For many, the old adage “blood and business do not mix” is one worth heeding. Business is already a minefield and adding family to the mix can complicate things even further, but for some Norman business owners, it has been a recipe for prolonged success.
That has been the case for mother-daughter duo Dr. Beverly Fritzler and Breawna Fritzler, of Rose Rock Veterinary Hospital & Pet Resort, 400 24th Ave. NW.
Veterinarian and mother Beverly has owned the business since 1990, and Breawna, a graduate of the University of Oklahoma’s administrative leadership program who became executive director in 2009, has been there pretty much since the beginning, from the time she was cleaning kennels.
“It’s perfect,” Beverly said. “I feel like I am the luckiest mom out there, to be able to work with my children and be with my grandchild, yet do what I love in business. So, I’ve got the best of all worlds.
“We have the same vision for the business, which is making sure that every pet gets premium pet care. We’ve worked on that together.”
Working together with family has meant an added layer of trust, and, also an added layer of expectation. In addition to her daughter, Beverly’s son and daughter-in-law work as veterinarians at the practice. Beverly said professionalism and honest feedback have been cornerstones of her family’s tight-knit working relationship.
“When we’re at work, we’re at work,” she said. “As doctors, my son and daughter-in-law, we try to make sure they’re treated the same as any other doctor. We all try to handle it in a professional way. I’m not ‘mom’ here, I’m Dr. Bev here, with everybody.”
Breawna said she and her mother complement each other well. While there are challenges, she said the pros have far outweighed any cons.
“We work together really well, because we have the same vision and the same goals,” Breawna said.
Getting to spend more meaningful time with family is an obvious benefit, but they also are building a legacy together.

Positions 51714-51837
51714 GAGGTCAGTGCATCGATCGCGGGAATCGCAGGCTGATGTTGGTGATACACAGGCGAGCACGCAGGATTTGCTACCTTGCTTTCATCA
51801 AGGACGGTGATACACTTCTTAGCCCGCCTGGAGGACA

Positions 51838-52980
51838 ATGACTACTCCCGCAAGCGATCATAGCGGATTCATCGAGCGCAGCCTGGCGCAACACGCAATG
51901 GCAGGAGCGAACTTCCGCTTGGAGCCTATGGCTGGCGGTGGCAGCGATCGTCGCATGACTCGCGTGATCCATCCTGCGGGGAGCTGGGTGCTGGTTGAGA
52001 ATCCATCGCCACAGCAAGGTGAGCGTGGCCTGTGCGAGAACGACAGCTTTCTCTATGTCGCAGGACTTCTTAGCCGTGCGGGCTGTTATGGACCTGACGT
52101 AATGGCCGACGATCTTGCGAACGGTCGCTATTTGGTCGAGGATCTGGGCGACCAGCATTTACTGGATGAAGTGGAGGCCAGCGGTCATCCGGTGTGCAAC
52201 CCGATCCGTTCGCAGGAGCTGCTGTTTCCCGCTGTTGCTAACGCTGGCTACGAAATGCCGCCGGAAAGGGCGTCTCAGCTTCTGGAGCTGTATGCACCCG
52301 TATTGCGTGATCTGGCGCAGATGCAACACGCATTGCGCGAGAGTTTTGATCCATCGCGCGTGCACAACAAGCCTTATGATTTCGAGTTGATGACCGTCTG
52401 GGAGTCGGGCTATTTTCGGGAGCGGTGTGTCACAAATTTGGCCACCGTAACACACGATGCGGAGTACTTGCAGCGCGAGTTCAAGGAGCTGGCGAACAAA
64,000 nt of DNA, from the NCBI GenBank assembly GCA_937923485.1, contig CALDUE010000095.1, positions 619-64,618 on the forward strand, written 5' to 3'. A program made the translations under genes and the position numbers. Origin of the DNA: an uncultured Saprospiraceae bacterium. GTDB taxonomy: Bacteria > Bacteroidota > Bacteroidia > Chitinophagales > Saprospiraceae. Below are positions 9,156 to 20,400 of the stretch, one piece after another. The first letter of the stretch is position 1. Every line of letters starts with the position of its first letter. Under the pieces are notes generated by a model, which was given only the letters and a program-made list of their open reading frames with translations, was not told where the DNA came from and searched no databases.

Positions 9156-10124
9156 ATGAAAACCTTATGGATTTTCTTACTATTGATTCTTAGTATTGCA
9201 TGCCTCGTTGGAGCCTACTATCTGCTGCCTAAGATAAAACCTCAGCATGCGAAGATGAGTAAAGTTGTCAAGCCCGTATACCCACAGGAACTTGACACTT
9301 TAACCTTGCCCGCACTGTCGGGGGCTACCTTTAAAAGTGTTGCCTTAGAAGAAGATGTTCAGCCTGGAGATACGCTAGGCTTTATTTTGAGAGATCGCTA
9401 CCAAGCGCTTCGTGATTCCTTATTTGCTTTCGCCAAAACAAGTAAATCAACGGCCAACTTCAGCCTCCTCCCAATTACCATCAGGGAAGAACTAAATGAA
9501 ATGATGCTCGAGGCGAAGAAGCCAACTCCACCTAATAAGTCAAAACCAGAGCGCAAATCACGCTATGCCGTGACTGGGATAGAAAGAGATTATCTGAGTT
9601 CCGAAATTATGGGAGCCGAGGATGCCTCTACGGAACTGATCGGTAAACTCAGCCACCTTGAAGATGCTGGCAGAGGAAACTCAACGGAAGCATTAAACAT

“I hope [my family] does take it over some day and it can remain a privately owned veterinary hospital, because the new trend is toward corporate-owned veterinary hospitals and that’s not really what I want for our clients or patients,” Beverly said. “I want it to be carried forward.”
In a different business environment, another mother-daughter team is finding similar success in Norman.
Mother Susan Potts and daughter Paige Beall co-own two stores on Campus Corner — Tulips, 570 Buchanan Ave., and Tiny Tulips, 578 Buchanan Ave.
After nearly 12 years in business, Potts sold Occasions, 2001 W. Main St., about two years ago. She opened Tulips on Campus Corner about five years ago, with her daughter handling operations there for the first three years.
Eventually they became partners.
“I didn’t feel like it was fair to my other kids to buy her a store,” Potts said. “So, I purchased the store and she worked there until I was paid back the original investment and then we became partners. She worked really hard and earned it.”
It was a long time coming for Beall, who had grown up working at Occasions. After graduating with a degree in marketing and management from OU, she decided she didn’t want to live the cubicle life and when the chance to work with mom again came up she took it.
Looking back, she said, she could have only dreamed that this is what she would be doing.
“I feel so blessed to be working with family,” she said. “My mom and I are really good partners. We’re both good at telling each other what we think and we both have great ideas and bounce them off of each other to come to the best conclusion.”
Another plus, she said, is that her mother can be grandma at work, too.
“She can come and take care of [my four-month-old son] Ben sometimes so I can take care of customers and be more productive,” she said, noting that Ben is a popular fixture at Tulips, a wedding registry hub and boutique gift store, and at Tiny Tulips, which focuses on baby-related items and gifts.
Beall said her mother is a great mentor because she has been in the business for so long. Potts said the same of her daughter.
“In the beginning, I kind of mentored her,” Potts said. “We were talking to each other back and forth because I was at one store and she was at the other. Since I sold [Occasions], I’ve been able to spend more time with her at Tulips. What’s kind of cool is now she kind of mentors me because she’s grabbed ahold of everything … She runs some things by me, but it’s neat to see how she’s pretty much taken over. Now, I get to go to work for her.
“It’s such a blessing. We have a lot of fun together.”
Beall said trust and communication have been keys to their success. It doesn’t hurt that they’re both hard workers, she said, but it comes back to communication.
While every situation is different, she did have some advice to offer moms and daughters who might be thinking of drawing up a business plan together.
“Make sure you are OK with having conflict and being able to work through it,” she said. “I couldn’t imagine being able to work together if either of us were too sensitive. I don’t think it would go as smoothly as it does. Be understanding of what you’re saying to each other and that it’s coming from a place of love and wanting what’s best for [the] team and for [the business]. Make sure you have the relationship that you can put up with each other all the time.”